Just as young people were headed to universities across the nation and the K-12 back-to-school season was percolating in parents’ minds, a front-page Washington Times’ headline disclosed on August 17: “Scores show students aren’t ready for college — 75% may need remedial classes.”
A statistic like 75 percent gets people’s attention. Worse, the Times article quoted an education advocacy group’s finding that “80 percent of college students taking remedial classes [in 2008] had a high school GPA of 3.0 or better.” So apparently, even when students score well, they don’t know much. How is that even possible?
At least one luminary at the U.S. Department of Education (DoEd) decided not to sugar-coat it: Longtime former U.S. Commissioner of Education Statistics, Pascal D. Forgione, Jr., Ph.D., now persona non grata within the department’s hierarchy, issued an indictment of American schools in 1999 that surfaced on the Internet, despite mighty efforts by component agencies like the National Center for Education Statistics (NCES) and the Institute of Education Sciences (IES) to scuttle it.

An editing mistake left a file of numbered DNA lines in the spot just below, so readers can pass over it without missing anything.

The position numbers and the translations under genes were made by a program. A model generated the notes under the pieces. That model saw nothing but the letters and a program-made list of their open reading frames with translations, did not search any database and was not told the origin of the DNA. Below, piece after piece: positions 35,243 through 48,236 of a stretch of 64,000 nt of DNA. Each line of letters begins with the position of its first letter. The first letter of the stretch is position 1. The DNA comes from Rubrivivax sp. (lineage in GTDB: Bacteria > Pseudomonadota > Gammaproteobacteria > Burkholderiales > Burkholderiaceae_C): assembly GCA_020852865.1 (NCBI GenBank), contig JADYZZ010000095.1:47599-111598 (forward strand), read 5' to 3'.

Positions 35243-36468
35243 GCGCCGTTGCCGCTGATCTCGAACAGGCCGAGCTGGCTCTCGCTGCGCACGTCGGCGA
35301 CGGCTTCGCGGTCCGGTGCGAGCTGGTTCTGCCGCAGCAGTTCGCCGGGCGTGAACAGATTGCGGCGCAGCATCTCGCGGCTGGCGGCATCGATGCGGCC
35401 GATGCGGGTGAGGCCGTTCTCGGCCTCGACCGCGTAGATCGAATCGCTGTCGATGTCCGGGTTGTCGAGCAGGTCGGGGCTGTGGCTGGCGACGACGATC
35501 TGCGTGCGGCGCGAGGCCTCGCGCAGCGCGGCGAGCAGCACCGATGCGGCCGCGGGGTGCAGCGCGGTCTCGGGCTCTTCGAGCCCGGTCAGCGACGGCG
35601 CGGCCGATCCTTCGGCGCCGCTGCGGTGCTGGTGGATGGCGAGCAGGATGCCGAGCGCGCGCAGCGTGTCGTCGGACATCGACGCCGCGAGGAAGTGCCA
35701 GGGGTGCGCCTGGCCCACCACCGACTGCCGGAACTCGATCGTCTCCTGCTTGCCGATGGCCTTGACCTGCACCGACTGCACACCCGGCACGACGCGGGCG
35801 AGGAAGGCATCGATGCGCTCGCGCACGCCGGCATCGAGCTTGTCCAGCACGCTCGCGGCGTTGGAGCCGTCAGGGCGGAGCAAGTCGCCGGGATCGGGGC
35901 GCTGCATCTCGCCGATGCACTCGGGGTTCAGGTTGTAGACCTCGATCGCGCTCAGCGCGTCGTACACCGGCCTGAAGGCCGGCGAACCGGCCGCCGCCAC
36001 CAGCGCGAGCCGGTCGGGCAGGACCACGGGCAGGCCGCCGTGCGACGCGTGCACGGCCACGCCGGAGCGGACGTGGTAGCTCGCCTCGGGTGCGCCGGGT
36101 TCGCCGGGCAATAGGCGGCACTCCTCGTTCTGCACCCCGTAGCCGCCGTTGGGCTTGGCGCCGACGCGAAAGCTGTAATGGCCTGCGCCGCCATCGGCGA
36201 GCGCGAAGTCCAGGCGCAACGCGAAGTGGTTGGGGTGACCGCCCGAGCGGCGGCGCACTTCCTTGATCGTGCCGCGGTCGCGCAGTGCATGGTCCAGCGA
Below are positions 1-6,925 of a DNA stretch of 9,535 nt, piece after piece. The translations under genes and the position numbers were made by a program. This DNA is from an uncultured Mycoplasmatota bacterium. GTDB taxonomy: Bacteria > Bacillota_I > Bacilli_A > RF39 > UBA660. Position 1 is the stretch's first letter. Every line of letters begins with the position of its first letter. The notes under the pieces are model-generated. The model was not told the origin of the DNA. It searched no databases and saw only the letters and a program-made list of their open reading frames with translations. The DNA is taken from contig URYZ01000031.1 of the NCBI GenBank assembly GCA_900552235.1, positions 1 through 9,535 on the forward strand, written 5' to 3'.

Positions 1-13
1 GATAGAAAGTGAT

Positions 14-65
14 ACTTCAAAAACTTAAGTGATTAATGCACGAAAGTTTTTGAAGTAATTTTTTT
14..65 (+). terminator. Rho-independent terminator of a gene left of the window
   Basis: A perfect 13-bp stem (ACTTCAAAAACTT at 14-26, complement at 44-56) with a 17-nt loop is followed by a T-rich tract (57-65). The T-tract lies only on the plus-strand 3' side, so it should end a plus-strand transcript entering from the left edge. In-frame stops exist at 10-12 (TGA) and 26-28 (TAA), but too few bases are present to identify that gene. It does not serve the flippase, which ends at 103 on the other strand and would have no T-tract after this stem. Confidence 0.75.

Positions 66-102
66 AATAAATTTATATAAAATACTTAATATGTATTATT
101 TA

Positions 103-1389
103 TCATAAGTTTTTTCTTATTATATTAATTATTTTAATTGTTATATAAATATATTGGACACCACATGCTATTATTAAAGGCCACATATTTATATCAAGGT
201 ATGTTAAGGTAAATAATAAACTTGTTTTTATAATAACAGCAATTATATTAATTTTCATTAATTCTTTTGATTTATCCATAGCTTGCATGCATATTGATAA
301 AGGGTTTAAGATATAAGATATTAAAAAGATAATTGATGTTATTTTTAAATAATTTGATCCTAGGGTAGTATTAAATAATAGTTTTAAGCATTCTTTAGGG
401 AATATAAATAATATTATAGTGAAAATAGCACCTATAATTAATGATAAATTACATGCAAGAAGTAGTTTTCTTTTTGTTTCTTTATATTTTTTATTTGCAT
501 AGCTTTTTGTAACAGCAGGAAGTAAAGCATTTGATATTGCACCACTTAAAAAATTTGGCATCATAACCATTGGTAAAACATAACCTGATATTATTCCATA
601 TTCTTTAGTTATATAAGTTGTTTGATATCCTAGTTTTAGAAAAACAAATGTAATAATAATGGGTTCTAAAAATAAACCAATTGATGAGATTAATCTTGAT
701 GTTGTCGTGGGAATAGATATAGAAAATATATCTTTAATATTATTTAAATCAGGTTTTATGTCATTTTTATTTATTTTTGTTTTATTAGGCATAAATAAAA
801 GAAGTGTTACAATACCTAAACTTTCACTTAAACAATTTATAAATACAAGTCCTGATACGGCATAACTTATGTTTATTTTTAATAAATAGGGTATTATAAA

“Our idea of ‘advanced’ is clearly below international standards,” he admonished in his now-famous speech.
Same story in 2011. Associated Press publicized the news September 14 that “SAT reading scores for the high school class of 2011 were the lowest on record, and combined reading and math scores fell to their lowest point since 1995,” as written in a Washington Times report by Justin Pope.
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Photo: AP Images